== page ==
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At Wild Peace Sanctuary we provide sanctuary for a small herd of wild horses and burros (donkeys) who have suffered as a result of the Bureau of Land Management's removal and adoption programs, and engage them in holistic land management practices, such as conservation grazing, to improve soil health, sequester carbon, increase biodiversity, and prevent wildfire. Our developing healing and educational program offers opportunities for people to participate in and learn about regenerative agriculture, holistic animal care, earth-based living skills, and healing through reconnection with nature. 

The sanctuary is located on 35 acres of wild meadows, elderberry and alder woodland, and steep forested ridges of Sitka spruce, hemlock, and Douglas fir, just a few miles inland from the spectacular Central Oregon Coast. A year-round creek runs through the property providing a seasonal home for the federally protected coho salmon that spawn here, and cut-throat trout and winter steelhead, along with all the other native wildlife that depends on these waters, including black bear, bald eagle, salamander, beaver, and the black-tailed deer, Roosevelt elk, bobcats, and mountain lions who all pass through.


By demonstrating how wild equines offer chemical-free and minimally impactful ways to restore land, we hope to inspire others to adopt wild horses and burros and engage them in similar land restoration work to protect them from being incarcerated in government holding facilities or funneled into the slaughter pipeline. We also aim to raise awareness of how the brutal and systemic removal of this native species from public lands is part of a decades-long, ongoing land grab by private and corporate industry that is devastating the natural ecosystems these keystone herbivores originated and evolved in.




Founder of Wild Peace Sanctuary

Lara Lwin Treadaway has been communing with the wild, in one way or another, for as long as she can remember. As a healing practitioner she has worked with individuals, families, and groups for over two decades with an increasing focus on facilitating and supporting a deeper alignment and reconnection with the natural world and with our own wild nature. An advocate for simple living in order to reduce our dependence on the extractive industrial practices fast destroying Earth's ecosystems, Lara has been living a land-based lifestyle of voluntary simplicity for over a decade. Alongside her work with Wild Peace Sanctuary, she is also a director on the board of the Oregon based 501c3 non-profit, ROAD (Rural Organic Agricultural Development) For Change. Visit her professional website here.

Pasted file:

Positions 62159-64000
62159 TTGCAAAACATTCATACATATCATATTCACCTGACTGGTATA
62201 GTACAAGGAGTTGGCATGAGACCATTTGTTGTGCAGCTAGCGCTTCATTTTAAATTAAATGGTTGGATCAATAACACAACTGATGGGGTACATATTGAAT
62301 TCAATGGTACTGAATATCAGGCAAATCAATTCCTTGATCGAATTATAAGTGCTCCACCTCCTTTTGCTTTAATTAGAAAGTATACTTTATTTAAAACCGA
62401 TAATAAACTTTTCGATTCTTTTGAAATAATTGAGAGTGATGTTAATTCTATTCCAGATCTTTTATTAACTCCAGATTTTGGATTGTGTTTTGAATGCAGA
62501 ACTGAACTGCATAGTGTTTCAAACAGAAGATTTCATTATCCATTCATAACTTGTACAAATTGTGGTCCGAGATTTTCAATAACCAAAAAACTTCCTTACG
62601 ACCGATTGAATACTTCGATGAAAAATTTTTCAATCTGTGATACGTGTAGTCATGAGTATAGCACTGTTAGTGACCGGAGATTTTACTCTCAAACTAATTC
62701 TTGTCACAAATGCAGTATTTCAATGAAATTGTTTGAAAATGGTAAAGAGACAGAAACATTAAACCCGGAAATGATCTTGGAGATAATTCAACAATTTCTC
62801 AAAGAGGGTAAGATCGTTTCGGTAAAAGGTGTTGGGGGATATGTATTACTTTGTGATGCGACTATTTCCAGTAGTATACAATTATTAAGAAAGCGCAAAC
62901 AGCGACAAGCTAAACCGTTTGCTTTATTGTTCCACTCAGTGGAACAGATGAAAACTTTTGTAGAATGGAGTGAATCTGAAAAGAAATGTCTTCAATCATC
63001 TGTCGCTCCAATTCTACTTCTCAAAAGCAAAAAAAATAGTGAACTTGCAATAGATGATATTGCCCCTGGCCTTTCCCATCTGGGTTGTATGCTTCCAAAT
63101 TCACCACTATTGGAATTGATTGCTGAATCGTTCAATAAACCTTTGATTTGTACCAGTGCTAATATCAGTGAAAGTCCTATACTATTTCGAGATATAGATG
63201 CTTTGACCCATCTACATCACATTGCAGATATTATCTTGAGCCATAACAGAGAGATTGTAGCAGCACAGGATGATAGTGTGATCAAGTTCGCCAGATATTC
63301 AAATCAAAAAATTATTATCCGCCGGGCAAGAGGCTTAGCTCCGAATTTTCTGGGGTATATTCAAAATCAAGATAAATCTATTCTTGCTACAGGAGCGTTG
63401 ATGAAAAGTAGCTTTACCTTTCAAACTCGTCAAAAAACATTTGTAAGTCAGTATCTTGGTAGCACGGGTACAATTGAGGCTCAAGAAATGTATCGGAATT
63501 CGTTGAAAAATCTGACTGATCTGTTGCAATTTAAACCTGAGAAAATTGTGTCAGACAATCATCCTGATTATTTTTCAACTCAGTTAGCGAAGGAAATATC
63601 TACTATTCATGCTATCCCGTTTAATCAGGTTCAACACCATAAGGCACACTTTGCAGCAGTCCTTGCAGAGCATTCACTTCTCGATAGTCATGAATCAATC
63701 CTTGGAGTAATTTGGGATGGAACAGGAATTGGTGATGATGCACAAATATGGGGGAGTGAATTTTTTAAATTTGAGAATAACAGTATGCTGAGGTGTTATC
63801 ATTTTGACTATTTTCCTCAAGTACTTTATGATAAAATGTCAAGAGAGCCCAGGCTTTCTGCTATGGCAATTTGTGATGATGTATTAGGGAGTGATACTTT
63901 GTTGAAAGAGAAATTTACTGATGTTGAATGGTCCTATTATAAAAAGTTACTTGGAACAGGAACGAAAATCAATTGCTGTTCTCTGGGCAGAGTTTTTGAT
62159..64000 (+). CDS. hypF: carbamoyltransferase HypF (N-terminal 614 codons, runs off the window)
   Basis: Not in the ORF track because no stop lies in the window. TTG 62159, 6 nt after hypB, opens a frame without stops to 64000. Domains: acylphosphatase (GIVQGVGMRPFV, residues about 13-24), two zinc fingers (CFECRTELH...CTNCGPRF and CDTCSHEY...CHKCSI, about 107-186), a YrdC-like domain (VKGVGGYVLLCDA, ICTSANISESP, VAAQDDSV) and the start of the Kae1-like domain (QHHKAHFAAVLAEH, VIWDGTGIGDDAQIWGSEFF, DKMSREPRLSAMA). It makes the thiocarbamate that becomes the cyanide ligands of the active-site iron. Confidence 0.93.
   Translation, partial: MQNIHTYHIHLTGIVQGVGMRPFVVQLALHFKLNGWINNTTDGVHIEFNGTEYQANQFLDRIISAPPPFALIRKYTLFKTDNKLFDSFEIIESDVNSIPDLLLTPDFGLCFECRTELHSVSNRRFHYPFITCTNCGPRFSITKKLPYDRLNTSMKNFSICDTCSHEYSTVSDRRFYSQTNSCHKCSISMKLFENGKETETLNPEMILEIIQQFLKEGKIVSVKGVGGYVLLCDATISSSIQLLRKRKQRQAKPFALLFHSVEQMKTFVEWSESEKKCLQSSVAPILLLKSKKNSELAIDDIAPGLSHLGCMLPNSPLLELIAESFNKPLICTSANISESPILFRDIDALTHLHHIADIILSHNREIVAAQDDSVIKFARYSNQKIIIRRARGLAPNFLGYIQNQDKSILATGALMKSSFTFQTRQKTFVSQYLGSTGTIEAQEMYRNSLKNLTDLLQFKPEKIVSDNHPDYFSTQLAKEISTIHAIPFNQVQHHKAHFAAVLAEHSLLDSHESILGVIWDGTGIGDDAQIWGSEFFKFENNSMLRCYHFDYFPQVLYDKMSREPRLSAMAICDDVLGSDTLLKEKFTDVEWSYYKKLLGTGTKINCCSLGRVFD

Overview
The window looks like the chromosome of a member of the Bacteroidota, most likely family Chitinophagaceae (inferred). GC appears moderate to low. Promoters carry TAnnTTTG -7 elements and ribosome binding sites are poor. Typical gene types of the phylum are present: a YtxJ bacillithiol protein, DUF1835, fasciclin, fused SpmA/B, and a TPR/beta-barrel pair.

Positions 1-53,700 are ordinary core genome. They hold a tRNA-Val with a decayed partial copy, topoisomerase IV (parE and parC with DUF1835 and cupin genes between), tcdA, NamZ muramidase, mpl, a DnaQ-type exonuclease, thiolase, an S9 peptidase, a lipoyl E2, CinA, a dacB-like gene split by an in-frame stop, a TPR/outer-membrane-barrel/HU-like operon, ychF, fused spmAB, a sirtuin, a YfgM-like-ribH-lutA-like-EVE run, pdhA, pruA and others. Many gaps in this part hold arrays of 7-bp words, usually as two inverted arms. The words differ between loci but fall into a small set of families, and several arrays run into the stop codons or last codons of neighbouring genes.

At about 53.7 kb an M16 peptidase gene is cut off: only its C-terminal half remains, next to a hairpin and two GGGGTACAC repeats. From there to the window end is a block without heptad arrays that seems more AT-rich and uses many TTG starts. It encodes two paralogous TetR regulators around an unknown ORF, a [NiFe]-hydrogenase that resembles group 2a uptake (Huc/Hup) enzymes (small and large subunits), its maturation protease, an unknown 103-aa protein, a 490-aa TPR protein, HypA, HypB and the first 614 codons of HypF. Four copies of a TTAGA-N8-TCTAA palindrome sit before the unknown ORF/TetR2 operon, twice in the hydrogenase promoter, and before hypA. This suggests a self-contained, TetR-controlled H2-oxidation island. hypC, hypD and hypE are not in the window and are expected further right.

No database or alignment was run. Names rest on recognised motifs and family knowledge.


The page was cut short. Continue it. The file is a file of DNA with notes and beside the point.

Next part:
More About Lara...



Landowner & Organic Farmer

Mary Fletcher Beal is the landowner that Wild Peace Sanctuary leases the land from for their programs to support healing between animals, people, and the land. An octogenarian, retired professor, author, and organic farmer/gardener, Mary has been farming organically for more than three decades and is passionate about supporting local food sovereignty projects. She is the founder of ROAD (Rural Organic Agricultural Development) for Change, a 501c3 non-profit focused on developing organic agriculture on rural lands through education and research, and is proud to have kept the land she stewards 100% chemical free for more than half a century.  A fierce advocate for women's rights, Mary was one of the founders of the first women's safe shelter in Lincoln County on the Oregon Coast.

More About Mary..



If we are to live in harmony with the land and the animals again, we need to listen to their original wisdom and follow their natural ways.

“Each person, human or no, is bound to every other in a reciprocal relationship. Just as all beings have a duty to me, I have a duty to them.”


Robin Wall Kimmerer

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